Out-Law News | 08 Jun 2021 | 12:50 pm | 2 min. read
Employers in Northern Ireland should develop a policy around Covid-19 vaccination ahead of the return of staff to the workplace which takes wider public health measures into account, the Labour Relations Agency (LRA) has said.
The LRA, which is Northern Ireland’s employment relations service, has published a sample vaccination policy for employers along with guidance on related ethical, legal and practical issues (12-page / 635KB PDF). The guidance states that employers should approach the issue of vaccination in a “voluntary and encouraging way”, while recognising that other measures need to be put in place to protect staff and comply with employers’ legal obligations.
Belfast-based employment law expert Paul Gillen of Pinsent Masons, the law firm behind Out-Law, said: “The guide will be useful in getting employers to consider a range of matters when considering employees returning to the workplace”.
“However, employers should be aware that this is an ever-changing landscape and we will continue to see emerging guidance which employers will need to be aware of and be ready to review their approach over the coming months,” he said.
There are difficult decisions to take in this area, and employers will be paying close attention to emerging trends
Under the 1978 Health and Safety at Work (Northern Ireland) Order, employers have legal duties to make the workplace safe and eliminate or control risks to health. While the legal position gives employers justification to encourage their employees to be vaccinated, the guidance states that it cannot be used to justify a blanket ‘no jab, no job’ policy as this “belies the fact sensitivities around each person and each workplace”.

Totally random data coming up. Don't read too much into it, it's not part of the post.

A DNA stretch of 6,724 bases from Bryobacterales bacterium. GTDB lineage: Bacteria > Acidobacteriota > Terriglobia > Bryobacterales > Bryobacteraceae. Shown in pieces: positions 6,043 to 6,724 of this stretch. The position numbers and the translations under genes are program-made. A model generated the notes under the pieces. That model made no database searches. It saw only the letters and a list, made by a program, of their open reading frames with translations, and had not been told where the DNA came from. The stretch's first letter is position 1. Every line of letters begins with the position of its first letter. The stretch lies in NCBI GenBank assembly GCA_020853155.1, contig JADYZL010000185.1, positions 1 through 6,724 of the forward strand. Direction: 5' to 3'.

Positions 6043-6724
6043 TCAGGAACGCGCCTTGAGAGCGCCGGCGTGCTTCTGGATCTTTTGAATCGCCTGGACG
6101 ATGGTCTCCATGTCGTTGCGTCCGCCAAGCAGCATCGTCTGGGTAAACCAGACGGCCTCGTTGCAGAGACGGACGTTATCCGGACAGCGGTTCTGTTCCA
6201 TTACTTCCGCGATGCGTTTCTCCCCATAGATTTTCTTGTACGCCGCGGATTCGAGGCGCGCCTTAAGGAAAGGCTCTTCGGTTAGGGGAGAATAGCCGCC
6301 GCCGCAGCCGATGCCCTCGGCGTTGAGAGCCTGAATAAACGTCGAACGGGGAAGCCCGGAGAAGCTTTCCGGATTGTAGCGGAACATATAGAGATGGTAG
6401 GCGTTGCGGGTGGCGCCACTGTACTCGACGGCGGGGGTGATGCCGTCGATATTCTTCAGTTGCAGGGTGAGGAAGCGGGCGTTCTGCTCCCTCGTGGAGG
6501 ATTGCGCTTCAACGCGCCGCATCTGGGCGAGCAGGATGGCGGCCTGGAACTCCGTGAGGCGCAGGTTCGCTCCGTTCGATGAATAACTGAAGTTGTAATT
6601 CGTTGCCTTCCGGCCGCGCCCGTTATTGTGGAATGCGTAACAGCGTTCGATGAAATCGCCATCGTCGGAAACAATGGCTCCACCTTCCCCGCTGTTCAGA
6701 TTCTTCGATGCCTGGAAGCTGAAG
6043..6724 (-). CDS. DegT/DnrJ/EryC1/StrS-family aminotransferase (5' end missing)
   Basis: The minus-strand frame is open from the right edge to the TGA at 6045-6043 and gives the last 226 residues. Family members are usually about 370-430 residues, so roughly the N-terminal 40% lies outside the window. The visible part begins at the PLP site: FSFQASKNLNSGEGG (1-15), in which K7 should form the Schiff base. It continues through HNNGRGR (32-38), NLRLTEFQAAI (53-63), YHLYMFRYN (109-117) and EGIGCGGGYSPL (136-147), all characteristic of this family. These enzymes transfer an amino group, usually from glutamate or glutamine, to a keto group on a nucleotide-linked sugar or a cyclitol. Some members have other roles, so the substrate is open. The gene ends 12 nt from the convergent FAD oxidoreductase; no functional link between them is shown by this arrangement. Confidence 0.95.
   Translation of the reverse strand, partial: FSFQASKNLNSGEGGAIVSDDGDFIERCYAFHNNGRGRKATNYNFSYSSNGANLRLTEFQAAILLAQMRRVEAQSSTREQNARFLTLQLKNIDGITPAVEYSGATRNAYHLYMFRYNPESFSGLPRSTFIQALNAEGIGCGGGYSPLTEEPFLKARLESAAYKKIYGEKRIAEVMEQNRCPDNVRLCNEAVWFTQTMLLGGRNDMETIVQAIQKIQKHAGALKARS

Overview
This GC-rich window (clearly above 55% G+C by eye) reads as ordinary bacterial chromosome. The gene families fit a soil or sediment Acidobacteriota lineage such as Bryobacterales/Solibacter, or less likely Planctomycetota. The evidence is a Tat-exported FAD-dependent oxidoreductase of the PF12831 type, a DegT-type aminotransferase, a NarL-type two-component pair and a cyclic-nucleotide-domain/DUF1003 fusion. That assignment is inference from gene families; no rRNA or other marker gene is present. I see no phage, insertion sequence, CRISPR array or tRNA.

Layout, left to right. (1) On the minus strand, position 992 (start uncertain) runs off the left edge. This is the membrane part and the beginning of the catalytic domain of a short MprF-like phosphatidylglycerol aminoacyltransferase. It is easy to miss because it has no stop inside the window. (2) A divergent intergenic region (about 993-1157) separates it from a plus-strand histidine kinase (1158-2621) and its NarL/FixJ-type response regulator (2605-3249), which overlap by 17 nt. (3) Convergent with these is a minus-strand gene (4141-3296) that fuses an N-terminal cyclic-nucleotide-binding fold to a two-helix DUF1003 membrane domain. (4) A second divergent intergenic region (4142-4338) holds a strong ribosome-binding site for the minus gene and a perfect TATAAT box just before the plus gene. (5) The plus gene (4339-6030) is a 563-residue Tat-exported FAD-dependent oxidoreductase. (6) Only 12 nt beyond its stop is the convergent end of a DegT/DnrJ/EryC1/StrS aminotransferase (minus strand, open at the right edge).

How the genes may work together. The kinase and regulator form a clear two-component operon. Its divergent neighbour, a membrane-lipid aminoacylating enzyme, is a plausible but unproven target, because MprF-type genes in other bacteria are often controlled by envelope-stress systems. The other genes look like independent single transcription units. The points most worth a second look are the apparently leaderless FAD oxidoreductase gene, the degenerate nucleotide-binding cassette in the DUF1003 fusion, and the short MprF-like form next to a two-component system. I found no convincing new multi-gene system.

The guidance encourages “open and honest communication” between employers, staff and employee representatives, to help employees to make an informed choice around vaccination. Where an employee is hesitant or refuses vaccination, the employer should “[listen] to their concerns with empathy, [take] those seriously and [respect] the need for confidentiality”, and should consider “alternative solutions” in line with government guidance where the employee opts not to be vaccinated.
Employers should continue to follow public health advice and any relevant regulations applicable to their workplace, including continuing to question whether staff returning to the workplace is “essential” and ensuring preventative measures such as screens, personal protective equipment and social distancing are put in place for those who do return, according to the guidance. Risk assessments should be carried out and updated regularly, and correspondence around encouraging vaccination kept.
The guidance also considers the legal issues around mandating regular workplace virus testing as a Covid-19 safety measure. As with vaccination, testing should be voluntary in nature, although the guidance notes that government information and advice on this topic is still in its early stages. The Department of Health introduced a voluntary workplace testing programme for employers with 50 staff or more operating in certain sectors of the economy in April, which has since been extended to employers of 10 or more employees who cannot work from home in any business sector.
Paul Gillen said that the extended asymptomatic testing programme was a “worthwhile measure” for employers in Northern Ireland. Employers can register with the Department of Health online, which will then work with the employer to identify the most appropriate form of testing based on their requirements.
“There are difficult decisions to take in this area, and employers will be paying close attention to emerging trends – especially where vaccination is being considered important for the safety of other employees and service users or customers,” he said.
“The guidance rightly considers the legal implications of imposing mandatory testing and vaccination on employees including contractual issues and employee relations, as well as potential discrimination issues,” he said.
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